Liturgical drama, unlike classical drama, does not adopt the criterion of the three Aristotelian units and expresses itself more in pictorial than representational form. If the classical drama staged a single event in a linear manner and in a single place, the medieval drama on the other hand follows the hero in all his ages: it is not represented, for example, the moment when Jesus resurrects Lazarus, but the whole life of the protagonist. Necessarily the scene becomes multiple, created by different scenes aligned and divided from each other by a compartment: they are the so-called “deputy places”.
Finally we have a popular theater, characterized both by the buffoonish aspect (typical of mimes and farces) and religious. Typical was the “Mixed Drama”, which distinguished itself from the liturgical drama for the contaminatio of genres and the introduction of the first vernacular phrases. In the production of this current we also find comedies, of which a famous pantomime, the Cena Cypriani, has remained. The popular theater also finds space in the so-called Libertates Decembris. These are occasional representations, consisting of a pseudo-ecclesiastical procession led by a young man dressed as a bishop; the procession starts from the church and arrives at the episcope, where the clergy and/or the real bishop are blessed in a ridiculous and parodic way.
One of the three great genres of classical Greek theater, it has in itself the characters of tragedy and comedy and yet took on a specific character for the grotesque dynamics of tragic themes. In the satirical drama, the old Silenus leads the chorus of satyrs (beings with animalistic details), obscene, crapuloni, cheerful, whose action is the counterpoint to the intervention of the protagonist: Odysseus, opposed to the legendary Cyclops, in the homonymous satire drama by Euripides, the only text that has come down to us in its entirety, or the traditional heroes of Greek tragedy, represented in grotesque dimensions, where comic and tragic merge in a popular speech, foul-mouthed and crude, rich divis comic. To the kind, that had in Pratina (sec. VI and V. a. C.) its perfectioner, they devoted themselves also Eschilo and Sofocle with works of which we remain fragments.
Dramatic religious action sung on a Latin text (sometimes mixed with the vernacular). The text is always a dialogue paraphrase of a Gospel episode; its rudimentary representation, which often has more affinity with a processional ritual than with a real theatrical performance, takes place in church. The period of greatest flowering of liturgical drama began in the twelfth century, but its origins date back at least to the tenth; its development continued until the fourteenth century. It is probable that the origin of liturgical drama can be traced back to the flourishing of tropes from the Carolingian era: indeed, it is believed that the first brief and embryonic example of liturgical drama may have been the dialogue, interpolated at Easter Mass, between the angel and the pious women who find Christ’s tomb uncovered. The liturgical drama is linked to the solemn celebration of a feast: Easter, Christmas, the resurrection of Lazarus, the conversion of Paul. The Planctus, the Virgin’s lament over the body of Christ, is not strictly speaking part of the category. It is a similar genre, but it is linked to Good Friday and has a painful character.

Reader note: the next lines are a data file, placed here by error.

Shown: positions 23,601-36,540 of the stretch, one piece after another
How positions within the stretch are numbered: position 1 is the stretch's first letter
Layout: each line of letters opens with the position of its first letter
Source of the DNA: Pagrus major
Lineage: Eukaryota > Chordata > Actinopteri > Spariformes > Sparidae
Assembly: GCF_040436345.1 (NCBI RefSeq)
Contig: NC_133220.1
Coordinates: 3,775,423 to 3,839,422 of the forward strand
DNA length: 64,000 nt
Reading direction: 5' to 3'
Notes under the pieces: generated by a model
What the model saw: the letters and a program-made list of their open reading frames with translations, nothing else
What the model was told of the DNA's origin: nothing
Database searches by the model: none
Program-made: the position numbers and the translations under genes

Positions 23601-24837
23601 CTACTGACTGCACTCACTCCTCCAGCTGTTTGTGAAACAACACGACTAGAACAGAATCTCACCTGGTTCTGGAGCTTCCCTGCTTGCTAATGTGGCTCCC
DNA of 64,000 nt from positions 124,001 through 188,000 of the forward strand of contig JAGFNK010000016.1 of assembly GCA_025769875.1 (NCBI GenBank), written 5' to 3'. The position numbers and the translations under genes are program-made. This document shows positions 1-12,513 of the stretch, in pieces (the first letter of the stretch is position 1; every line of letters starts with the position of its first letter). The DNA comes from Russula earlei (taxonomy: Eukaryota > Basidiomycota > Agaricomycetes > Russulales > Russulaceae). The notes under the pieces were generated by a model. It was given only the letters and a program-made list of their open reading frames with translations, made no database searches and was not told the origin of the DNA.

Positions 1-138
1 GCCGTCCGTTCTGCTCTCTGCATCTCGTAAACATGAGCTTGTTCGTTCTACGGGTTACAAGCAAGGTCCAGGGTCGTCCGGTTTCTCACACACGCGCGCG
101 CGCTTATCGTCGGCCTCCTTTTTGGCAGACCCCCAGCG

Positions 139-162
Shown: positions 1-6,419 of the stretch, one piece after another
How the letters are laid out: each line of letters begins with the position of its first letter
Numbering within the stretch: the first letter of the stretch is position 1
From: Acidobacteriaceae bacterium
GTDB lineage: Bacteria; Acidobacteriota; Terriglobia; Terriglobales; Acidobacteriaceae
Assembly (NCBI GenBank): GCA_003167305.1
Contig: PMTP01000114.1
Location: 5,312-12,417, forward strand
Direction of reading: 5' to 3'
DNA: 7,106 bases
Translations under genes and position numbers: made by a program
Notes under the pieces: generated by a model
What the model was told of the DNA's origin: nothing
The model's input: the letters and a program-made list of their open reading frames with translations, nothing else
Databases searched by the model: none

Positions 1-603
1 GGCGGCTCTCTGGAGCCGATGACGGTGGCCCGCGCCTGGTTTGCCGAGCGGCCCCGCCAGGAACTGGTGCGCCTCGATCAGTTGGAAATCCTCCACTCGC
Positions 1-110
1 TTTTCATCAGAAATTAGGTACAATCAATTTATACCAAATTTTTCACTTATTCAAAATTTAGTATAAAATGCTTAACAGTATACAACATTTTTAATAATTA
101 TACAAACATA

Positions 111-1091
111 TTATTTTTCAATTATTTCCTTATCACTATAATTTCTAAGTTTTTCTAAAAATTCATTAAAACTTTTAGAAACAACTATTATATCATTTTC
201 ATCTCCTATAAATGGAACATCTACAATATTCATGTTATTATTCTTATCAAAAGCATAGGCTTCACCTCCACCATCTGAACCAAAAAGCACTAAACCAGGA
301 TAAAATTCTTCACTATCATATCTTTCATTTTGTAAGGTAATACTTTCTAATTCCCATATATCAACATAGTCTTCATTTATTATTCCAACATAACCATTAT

Theatrical genre, established in the last decades of the fifteenth century, which refers to the idyll, the bucolic and the egloga and transforms the dialogue into a real dramatic structure. It is however conditioned by the courts, which demanded from the poet a refined theater, full of pomp and grace. The pastoral drama is thus to merge the tragic and the comic, with the happy ending of rigor, not to disturb the serenity of the day of celebration, in which usually this genre was represented. From the pastoral fable the theater takes the same characters: nymphs, satyrs, shepherds, hunters. The first example of this genre is in the Fable of Orpheus by Poliziano, represented in 1480. Until the middle of the seventeenth century, the genre continues to have fortune and among the most significant works are to remember the Tirsi of Baldassarre Castiglione (1506), the Egle of G. B. Giraldi Cinzio (1545), the Aminta of T. Tasso (1573). Tasso (1573), while the Endymion of A. Guidi (1692) marks the end of a formula now devoid of interest, which had also been extinguished in Spain and England, where it had found, especially in Garcilaso de la Vega, Juan del Encina and E. Spenser the best devotees. Spenser the best devotees.
In the seventeenth century, and even later, was sometimes synonymous with melodrama or opera seria. But a more precise meaning was assumed by the term after Wagnerian theorization of the concepts of opera and drama. Opera is characterized by the distinction (customary at the time of Wagner) between recitatives and arias, duets, concerted; by the presence, in short, of “closed pieces” in which the reasons of the text had to adapt to those of the music and in a certain sense suffer them. The relationship was reversed in the musical drama theorized by Wagner, in which it was up to the text to condition the musical form, freed from the demands of the “closed piece”. After Wagner, many composers avoided the closed forms of opera in their musical theater (Strauss, Debussy, Verdi in Falstaff and many others), without their works being able to qualify as drama in the Wagnerian sense.